Progressive Web Apps (PWA’s) are becoming more widespread every day and when you see their benefits it’s easy to understand why.
PWA’s are proven to bring about higher customer engagement, higher customer retention, and increased conversion rates to your web app.
So, what are PWA’s?
To put it simply, PWA’s are basically phone and desktop apps that are built with web technologies and downloaded through the browser.
This is crazy powerful.
Think about it: You no longer will have to deal with app store approvals, separate code-bases, different deployment methods and everything else that comes along with native apps.
Instead, you build a PWA once using web technologies and deploy it to the web. This might look a little something like Starbuck’s PWA:
If you notice, both of these things are actually the same app. The difference is that one is a website that is accessed through a browser, and the other is a PWA which, once downloaded, the user will access just like they access any other app or desktop application.
How is a PWA different from a native mobile app?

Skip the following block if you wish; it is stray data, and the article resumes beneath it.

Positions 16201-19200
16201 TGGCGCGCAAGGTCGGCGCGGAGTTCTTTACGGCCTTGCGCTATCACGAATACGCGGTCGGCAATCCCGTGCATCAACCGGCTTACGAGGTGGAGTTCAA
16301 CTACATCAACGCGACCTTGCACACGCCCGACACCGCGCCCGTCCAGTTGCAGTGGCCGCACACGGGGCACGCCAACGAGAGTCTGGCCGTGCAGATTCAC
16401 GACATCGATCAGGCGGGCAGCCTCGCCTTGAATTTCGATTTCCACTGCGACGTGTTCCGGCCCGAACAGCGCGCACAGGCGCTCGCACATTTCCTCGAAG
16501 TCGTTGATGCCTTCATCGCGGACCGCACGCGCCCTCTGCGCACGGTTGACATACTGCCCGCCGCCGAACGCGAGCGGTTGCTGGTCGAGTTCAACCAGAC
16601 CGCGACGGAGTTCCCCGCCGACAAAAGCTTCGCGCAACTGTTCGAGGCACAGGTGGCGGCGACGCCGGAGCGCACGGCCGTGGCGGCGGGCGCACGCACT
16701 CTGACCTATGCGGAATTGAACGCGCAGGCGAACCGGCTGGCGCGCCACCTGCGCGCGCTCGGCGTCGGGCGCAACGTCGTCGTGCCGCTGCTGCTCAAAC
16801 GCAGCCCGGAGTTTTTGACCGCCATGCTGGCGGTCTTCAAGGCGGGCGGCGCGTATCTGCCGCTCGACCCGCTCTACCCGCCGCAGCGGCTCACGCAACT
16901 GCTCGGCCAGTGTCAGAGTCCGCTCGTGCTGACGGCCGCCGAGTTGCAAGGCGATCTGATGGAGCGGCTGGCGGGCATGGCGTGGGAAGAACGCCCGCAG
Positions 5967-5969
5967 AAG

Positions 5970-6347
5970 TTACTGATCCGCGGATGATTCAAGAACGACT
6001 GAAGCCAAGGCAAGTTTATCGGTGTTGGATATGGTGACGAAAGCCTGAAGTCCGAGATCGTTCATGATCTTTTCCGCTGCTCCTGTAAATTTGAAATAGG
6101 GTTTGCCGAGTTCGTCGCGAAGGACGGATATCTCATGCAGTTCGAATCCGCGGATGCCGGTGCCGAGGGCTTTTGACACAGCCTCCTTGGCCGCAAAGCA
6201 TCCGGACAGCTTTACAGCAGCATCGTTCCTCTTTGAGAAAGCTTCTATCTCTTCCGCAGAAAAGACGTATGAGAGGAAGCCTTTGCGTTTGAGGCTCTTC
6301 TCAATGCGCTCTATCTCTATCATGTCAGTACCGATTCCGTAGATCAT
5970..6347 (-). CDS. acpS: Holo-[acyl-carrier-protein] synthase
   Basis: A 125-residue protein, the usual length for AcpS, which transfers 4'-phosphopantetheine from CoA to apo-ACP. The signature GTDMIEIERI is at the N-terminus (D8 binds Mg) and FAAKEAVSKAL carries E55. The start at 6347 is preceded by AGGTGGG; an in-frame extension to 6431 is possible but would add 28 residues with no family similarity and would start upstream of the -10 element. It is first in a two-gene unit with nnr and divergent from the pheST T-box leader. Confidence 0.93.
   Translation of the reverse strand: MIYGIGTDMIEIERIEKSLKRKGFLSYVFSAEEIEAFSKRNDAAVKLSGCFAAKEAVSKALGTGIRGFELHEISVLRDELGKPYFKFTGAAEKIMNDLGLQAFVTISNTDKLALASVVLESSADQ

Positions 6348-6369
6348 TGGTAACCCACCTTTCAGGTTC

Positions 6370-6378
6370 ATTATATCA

PWA’s are different from native mobile apps because they never go through an app store. PWA’s are “downloaded” directly from a website and the contents of the app basically is just the contents of that website except it’s not within a browser, but rather is a standalone experience.
Native apps take a lot of development time to create. If you want to build a native app for android and iOS that will take 2 development frameworks, 2 programming languages, 2 deployment pipelines etc.
Progressive Web Apps, on the other hand, are built using the same technology as your website. In fact, if you already have a website built you can convert it into a PWA without too much effort.
This is awesome because you don’t have to write a new app to deliver a native mobile experience to your users.
How does a PWA work?
Modern PWA’s have 3 components to them. These components combined make the PWA possible. They are:
- HTTPs (SSL) — PWA’s can only work on secured connections. If your site already uses https, then you’re all set for this step.
- Service Worker — The service worker deals with caching and handling the network requests for your PWA. This lets it function properly as a standalone app.
- Manifest.json — This JSON file simply contains configuration information detailing how your PWA should display. This can include the logo, app name, description, splash page etc
How Do I Setup a PWA?
I’ll be writing a blog post soon to describe the setup process for a PWA. For now, the implementation is heavily specific to your existing codebase, what tools you’re building with, and whether or not you already have a service worker. For now, a good resource to learn more about this process can be found here: https://web.dev/progressive-web-apps/.
Thanks for reading! I’ll be writing many more articles related to PWA’s in the future. Have a nice day!